by Coop Cooper
“Riddick” – Based off of the prequel films “Pitch Black” and “The Chronicles of Riddick,” Vin Diesel once again finds himself stranded on desert planet full of hostile wildlife after his duplicitous compatriots double-cross him and leave him for dead. Raising an alien wolf and becoming an interplanetary version of Robinson Crusoe, Riddick discovers a secret about the planet that compels him to quickly find a way off of it. He locates a remote mercenary supply depot and alerts them to his presence despite the ever-increasing bounty on his head. Two competing bounty hunter ships arrive, causing a dangerous standoff between them, Riddick and the impending alien danger that approaches.
I like the character of Riddick and how perfectly Diesel plays him. I respect that Diesel and director/writer David Twohy loved the character so much they financed this film themselves and risked financial ruin to make it. I hope it is at least a moderate success despite being a mediocre film that unnecessarily sidetracks the franchise. Additionally, it repeats and recycles so many of the elements from “Pitch Black” it feels almost like a remake. Their were also some needless throwbacks to the previous films that would baffle anyone unfamiliar with or too far removed from the franchise to understand character motivations or what the heck is going on.
Still, I liked it and felt it had enough quality sci–fi and action elements to recommend it to anyone who liked the previous films, the animated shorts or the video games associated with the character of Riddick. He really is one of the most interesting and iconic characters in sci–fi history and I hope Diesel and Twohy are able to keep him alive with films like this.
Rating: 3 out of 5 stars
“You’re Next” – Here’s a very simple premise: A family meets in a remote country home for a tense and long-overdue reunion when suddenly three masked maniacs start picking them off one by one. Unfortunately for the maniacs, a girlfriend (Sharni Vinson) of one of the family’s sons has a special set of skills that allows her to fight back against the attackers.
This indie film got so much attention at the larger film festivals this year that it secured a modest theatrical release. Critics hailed it as a genre game-changer and a masterpiece. I’m sorry to say the film is neither, but it is at least a solid and entertaining paint-by-the-numbers home invasion horror film with a few fairly predictable twists. I wasn’t blown away by the story or the lead character who didn’t really have any dark or shocking reason for her unexpected survival skills, some of which reminded me of gags from the PG “Home Alone” films. I saw a lot of potential, but I saw even more missed opportunities. It’s a slightly above-average example of the subgenre but I did appreciate its retro-style.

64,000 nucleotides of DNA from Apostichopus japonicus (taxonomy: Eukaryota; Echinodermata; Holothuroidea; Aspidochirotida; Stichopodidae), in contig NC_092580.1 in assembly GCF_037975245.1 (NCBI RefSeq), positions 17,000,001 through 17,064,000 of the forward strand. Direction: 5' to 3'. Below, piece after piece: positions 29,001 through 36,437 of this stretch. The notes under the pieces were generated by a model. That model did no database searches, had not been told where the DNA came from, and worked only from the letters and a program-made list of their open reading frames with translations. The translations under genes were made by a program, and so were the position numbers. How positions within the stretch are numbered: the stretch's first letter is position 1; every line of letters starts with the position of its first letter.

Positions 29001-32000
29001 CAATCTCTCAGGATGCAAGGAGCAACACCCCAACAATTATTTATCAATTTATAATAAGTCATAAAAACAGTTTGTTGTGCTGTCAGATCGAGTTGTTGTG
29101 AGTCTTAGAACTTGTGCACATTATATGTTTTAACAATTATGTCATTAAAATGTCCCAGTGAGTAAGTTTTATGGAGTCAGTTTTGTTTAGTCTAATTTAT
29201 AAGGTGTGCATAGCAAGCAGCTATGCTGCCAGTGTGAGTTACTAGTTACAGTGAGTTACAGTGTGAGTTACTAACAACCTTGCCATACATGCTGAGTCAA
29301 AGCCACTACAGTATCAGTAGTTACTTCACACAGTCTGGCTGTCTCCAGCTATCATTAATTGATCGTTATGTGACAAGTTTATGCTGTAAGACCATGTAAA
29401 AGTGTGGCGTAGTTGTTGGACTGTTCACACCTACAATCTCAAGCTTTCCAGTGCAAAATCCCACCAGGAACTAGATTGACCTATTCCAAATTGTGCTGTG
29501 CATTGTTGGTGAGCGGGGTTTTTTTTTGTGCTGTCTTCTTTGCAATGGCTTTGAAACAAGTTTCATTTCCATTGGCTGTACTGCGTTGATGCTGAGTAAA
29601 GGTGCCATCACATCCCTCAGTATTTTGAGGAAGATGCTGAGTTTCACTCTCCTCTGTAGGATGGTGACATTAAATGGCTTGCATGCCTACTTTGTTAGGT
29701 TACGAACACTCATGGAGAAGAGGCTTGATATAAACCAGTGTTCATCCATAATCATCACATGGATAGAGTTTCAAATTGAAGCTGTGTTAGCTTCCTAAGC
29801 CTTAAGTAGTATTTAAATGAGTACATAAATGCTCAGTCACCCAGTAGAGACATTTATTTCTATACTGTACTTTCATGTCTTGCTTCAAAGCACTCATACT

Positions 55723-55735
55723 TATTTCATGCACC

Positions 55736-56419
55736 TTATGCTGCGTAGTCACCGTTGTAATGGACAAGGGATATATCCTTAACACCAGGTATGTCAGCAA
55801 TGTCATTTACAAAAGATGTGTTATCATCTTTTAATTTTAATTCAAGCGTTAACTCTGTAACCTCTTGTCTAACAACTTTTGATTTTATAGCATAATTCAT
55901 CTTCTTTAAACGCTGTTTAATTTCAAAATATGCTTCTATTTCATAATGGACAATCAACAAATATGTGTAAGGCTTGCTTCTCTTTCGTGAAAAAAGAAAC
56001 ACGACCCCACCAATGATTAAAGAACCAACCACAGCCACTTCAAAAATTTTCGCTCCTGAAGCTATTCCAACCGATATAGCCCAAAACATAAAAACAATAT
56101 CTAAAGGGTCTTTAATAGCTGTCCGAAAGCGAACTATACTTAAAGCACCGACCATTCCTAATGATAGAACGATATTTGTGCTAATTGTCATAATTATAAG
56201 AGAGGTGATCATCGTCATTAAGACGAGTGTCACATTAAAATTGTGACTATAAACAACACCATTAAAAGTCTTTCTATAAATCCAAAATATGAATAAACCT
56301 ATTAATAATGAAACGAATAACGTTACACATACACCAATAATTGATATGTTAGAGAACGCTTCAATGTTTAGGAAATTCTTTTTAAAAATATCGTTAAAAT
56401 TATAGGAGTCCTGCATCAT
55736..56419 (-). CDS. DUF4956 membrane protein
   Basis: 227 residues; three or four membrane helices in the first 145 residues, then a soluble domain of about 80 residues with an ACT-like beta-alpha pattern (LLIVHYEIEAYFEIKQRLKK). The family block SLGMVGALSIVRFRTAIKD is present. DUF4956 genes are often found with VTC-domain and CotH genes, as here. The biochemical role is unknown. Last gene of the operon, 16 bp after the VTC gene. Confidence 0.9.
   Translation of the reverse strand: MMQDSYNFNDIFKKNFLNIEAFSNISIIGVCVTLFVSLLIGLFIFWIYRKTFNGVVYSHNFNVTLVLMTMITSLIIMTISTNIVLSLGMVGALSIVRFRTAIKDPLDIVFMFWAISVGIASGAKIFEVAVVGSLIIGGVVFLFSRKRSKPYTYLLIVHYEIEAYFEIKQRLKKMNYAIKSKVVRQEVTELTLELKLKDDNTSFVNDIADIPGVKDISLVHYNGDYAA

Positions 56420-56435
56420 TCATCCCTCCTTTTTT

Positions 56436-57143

Rating: 3 out of 5 stars
“The World’s End” – Directed by “Shaun of the Dead,” “Hot Fuzz” and “Scott Pilgrim” director Edgar Wright, this story concerns five middle-aged childhood friends in England who are conned into returning to their hometown by the group ne‘er-do-well (Simon Pegg) in attempt to recreate a legendary twelve pub crawl they failed to complete in their youth. In the process, they run afoul of an army of body-snatching alien androids with plans to take over the world… but they refuse to let that stop them from finishing their crawl to reach the final pub called ‘The World’s End’. Their task becomes increasingly difficult due to their rule that they must have at least one pint at every pub.
The rapid-fire British wit on display in this all-star ensemble film is dizzying. The jokes and sight gags come so fast and furious that you hardly have time to finish laughing before the next one drops. Pegg (“Star Trek’s” Scotty) leads the cast supported by Nick Frost, Martin Freeman, Paddy Considine, Eddie Marsan and Rosamund Pike. The acting is top-notch, the writing is flawless and the comedy is reasonably palatable for a non-British audience.
This is one of the most refined and well-done comedies of the year. It all depends on whether you can ‘get’ this brand of comedy and decipher the relatively mild British accents. I also like the manic, boozy chemistry between the actors, the creepy Doctor Who-like villains and the familiar sci–fi tropes it explores. This is a quality sci-fi/action/comedy hybrid with a lot of heart. Highly recommended.
Rating: 4 and 1/2 out of 5 stars